Boston could have given Carl Crawford twice the $142 million they did, and that story wouldn’t have been bigger. In a move nearly as shocking as Harry Frazee’s selling Babe Ruth so that he could put on No, No Nanette, the Philadelphia Phillies jolted a suddenly much happier fan base by signing the grand prize of the 2010 free agent market, their former ace, lefthander Cliff Lee. Widely thought to be debating a return to the Texas Rangers or a very lucrative move to the New York Yankees, Lee will join a rotation that is arguably the best ever assembled. For 2011, the Phillies will run out Roy Halladay, Lee, Roy Oswalt, Cole Hamels, and well, apparently there’s no truth to the rumor that their fifth starter will be Jamie Moyer throwing right-handed, but it doesn’t really matter. Not since the Baltimore Orioles sent out Jim Palmer, DaveMcNally, Pat Dobson, and Mike Cueller, all 20-game winners in 1971, have opposing hitters looked forward to facing a more difficult staff. Philly’s staff now includes a two-time Cy Young Award winner who threw two no-hitters in 2010 (Halladay), a Yankee killer (Lee), a pitcher five times in the top five in Cy Young voting (Oswalt), and a World Series MVP (Hamels).
Lee’s contract reportedly calls for $100 million for five years, perhaps the most surprising part of this story , since the Rangers and Yankees were widely reported to have been offering six and seven-year deals, respectively, that were in the $150-165 million range. The deal will be done as soon as the hurler passes a pro forma physical.
In returning to a city where fans still have newspaper posters of him taped to game room walls, Lee will attempt to build on his status as the consensus most popular short-tenure Philadelphia athlete in any sport. His lifetime record is 102-61 (3.85 ERA), and until he lost back-to-back games to the San Francisco Giants in this year’s World Series, he had held the best post-season record for anyone who had pitched in more than one October Tournament. His current post-season numbers are still more than somewhat intimidating: 7-2 / 2.13 ERA.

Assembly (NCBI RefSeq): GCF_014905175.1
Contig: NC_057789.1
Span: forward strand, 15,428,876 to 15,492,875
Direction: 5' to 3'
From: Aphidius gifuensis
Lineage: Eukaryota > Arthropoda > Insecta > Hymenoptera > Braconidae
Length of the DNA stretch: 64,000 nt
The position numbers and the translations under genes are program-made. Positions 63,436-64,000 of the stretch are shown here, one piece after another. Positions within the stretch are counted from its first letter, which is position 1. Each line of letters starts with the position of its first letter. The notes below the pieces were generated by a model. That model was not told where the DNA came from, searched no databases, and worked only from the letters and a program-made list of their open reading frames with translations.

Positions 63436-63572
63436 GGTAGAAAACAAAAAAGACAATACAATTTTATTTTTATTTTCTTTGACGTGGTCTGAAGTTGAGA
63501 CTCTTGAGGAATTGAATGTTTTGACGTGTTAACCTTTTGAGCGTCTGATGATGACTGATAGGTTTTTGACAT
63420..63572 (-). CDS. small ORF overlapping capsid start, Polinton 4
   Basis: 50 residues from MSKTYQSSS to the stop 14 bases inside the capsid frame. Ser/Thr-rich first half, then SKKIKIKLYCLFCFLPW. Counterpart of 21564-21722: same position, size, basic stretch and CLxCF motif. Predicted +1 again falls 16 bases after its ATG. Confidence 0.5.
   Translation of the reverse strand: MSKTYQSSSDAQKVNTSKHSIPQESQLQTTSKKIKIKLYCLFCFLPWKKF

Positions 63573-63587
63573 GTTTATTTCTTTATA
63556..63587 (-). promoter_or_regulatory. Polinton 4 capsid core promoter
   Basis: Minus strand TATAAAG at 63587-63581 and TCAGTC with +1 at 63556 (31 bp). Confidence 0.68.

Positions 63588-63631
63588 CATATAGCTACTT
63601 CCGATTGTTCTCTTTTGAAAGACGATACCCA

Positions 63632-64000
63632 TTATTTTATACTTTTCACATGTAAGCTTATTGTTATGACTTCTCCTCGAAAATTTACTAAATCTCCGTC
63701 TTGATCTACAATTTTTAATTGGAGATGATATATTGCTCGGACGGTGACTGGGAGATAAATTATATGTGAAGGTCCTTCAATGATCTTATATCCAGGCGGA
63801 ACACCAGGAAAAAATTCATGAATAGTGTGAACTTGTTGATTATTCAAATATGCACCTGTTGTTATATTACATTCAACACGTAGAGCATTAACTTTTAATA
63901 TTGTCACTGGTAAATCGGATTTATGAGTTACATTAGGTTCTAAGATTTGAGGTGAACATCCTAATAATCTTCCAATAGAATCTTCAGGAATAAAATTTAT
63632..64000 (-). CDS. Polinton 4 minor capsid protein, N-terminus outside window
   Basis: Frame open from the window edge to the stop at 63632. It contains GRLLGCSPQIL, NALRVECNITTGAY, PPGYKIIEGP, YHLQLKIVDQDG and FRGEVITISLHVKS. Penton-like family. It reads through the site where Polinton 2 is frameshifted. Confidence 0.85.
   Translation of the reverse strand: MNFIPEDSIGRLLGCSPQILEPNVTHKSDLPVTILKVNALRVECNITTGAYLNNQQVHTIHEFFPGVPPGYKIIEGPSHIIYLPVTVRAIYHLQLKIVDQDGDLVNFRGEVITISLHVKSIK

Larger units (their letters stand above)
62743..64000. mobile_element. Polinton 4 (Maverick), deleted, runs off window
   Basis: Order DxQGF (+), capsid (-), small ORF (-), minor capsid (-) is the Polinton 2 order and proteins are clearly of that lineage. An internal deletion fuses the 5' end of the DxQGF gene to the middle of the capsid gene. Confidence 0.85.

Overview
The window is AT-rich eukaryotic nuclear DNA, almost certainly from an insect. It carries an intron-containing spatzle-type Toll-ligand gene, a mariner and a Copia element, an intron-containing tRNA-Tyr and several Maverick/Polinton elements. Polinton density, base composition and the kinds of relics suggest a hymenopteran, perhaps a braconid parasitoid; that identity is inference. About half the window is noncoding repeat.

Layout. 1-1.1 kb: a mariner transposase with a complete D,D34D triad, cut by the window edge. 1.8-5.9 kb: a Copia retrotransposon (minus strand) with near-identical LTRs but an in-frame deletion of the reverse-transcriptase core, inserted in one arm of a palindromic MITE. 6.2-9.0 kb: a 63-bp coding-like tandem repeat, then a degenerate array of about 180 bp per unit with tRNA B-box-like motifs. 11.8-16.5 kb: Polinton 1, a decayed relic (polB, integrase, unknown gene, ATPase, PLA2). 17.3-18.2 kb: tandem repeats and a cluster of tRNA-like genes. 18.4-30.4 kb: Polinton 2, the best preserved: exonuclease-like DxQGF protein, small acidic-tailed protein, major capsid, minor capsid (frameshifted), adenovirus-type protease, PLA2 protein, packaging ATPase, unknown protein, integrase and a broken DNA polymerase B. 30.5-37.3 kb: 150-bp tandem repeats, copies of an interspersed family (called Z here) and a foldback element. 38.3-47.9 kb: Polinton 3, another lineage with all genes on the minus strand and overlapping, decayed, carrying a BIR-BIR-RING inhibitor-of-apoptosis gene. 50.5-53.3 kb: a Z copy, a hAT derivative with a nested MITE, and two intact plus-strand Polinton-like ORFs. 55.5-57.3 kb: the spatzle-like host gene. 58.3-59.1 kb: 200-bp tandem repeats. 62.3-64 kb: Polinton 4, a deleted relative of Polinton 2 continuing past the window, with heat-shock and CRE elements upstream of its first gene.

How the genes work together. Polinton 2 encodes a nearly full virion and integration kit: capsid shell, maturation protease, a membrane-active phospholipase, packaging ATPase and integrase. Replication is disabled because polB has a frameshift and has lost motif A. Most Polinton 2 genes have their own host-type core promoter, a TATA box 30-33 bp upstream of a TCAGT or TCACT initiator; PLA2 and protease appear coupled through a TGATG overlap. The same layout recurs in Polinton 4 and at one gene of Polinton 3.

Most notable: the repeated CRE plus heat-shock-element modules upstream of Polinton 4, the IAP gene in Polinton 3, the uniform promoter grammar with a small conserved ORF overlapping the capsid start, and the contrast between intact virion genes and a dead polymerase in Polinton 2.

The trade for Lee comes at a time when Phillies fans had begun to grumble about the team’s general manager, Ruben Amaro, Jr., a result of an extremely large contract given to slugger Ryan Howard this past April, Howard’s diminished numbers this season, and the Phils’ missing what seemed (to some) a lock to compete in a third straight World Series.
Amaro, however, has been a GM full of big-name surprises during his tenure. First, he traded for Lee instead of Halladay in 2009; then he traded Lee away when he was still under contract at the end of that season. Then he finally traded for Halladay, then Oswalt, and now Lee again. By the time he’s done, Amaro may well have made George Steinbrenner’s hiring and firing of Billy Martin sixteen times look fairly pedestrian.
Bringing back Lee will also, doubtless, touch off a number of ‘told you so” remarks in taprooms all over the Delaware Valley. These discussions will all begin with: “See, I told you they had the money….” However, the tone of those discussions will be light-hearted since, as most baseball fans know, good pitching beats good hitting, and the Phillies pitching as of this morning (Christmas on December 14th) is really, really good.
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McKee, Don. “Surprise: Phils Bringing Back Lee.” The Philadelphia Inquirer 14 December 2010: D1.
“Roy Oswalt.” Baseball-Reference.com. 14 December 2010.
Stark, Jayson. “Phillies, Howard have come a long way.” ESPN.com. 27 April 2010.